You know very well my passion for Mrs. Martha, and what a dance she has led me. She took me out at the age of two and twenty, and dodged with me above thirty years. I have loved her till she is

* i. e. A serjeant at law,

grown as grey as a cat, and am with much ado become the master of her person, such as it is at present. She is however in my eye a very charming old woman.

We often lament that we did not marry sooner, but she has nobody to blame for it but herself. You know very well that she would never think of me whilst she had a tooth in her head. I have put the date of my passion (anno amoris trigesimo primo) instead of a posy on my wedding ring. I expect you should send me a congratulatory letter, or if you please, an epithalamiunt upon this occasion. Mrs. Martha's and yours eternally,

SAM HOPEWELL.'

In order to banish an evil out of the world, that does not only produce great uneasiness to private persons, but has also a very bad influence on the public, I shall endeavour to show the folly of demurrage, from two or three reflections which I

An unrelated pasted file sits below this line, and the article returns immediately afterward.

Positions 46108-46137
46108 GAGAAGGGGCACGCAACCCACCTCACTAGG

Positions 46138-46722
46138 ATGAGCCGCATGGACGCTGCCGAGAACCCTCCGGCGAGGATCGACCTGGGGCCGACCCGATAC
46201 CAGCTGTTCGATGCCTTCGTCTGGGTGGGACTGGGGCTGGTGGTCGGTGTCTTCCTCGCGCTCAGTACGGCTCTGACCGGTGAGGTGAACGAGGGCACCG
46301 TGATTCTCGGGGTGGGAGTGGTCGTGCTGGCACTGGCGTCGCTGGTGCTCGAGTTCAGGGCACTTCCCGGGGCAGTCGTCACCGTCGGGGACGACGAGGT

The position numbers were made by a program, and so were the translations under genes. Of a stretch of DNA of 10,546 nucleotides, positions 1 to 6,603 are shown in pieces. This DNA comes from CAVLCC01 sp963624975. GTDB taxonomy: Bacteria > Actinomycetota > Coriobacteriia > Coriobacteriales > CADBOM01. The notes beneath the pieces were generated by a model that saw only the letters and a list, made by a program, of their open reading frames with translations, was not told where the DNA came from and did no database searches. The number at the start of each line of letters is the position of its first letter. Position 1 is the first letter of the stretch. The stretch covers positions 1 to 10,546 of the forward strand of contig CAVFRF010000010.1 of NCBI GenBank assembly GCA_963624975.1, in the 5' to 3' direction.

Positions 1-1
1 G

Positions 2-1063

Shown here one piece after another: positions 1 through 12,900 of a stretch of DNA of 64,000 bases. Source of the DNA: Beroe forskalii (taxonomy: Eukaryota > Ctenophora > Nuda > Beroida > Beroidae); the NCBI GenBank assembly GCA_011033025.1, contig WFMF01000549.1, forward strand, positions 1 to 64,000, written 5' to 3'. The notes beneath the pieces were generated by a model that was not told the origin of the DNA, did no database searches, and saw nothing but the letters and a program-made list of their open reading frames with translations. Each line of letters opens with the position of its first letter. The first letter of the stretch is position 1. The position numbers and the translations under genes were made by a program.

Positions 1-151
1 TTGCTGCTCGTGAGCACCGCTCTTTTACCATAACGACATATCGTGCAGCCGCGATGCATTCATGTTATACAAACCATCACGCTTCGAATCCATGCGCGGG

earnestly recommend to the thoughts of my fair readers.

First of all, I would have them seriously think on the shortness of their time. Life is not long enough for a coquette to play all her tricks in. A timorous woman drops into her grave before she has done deliberating. Were the

age

of man the same that it was before the flood, a lady might sacrifice half a century to a scruple, and be two or three

ages

in demurring. Had she nine hundred years good, she might hold out to the conversion of the Jews before she thought fit to be prevailed upon. But, alas! she ought to play her part in haste, when she considers that she is suddenly to quit the stage, and make room for others.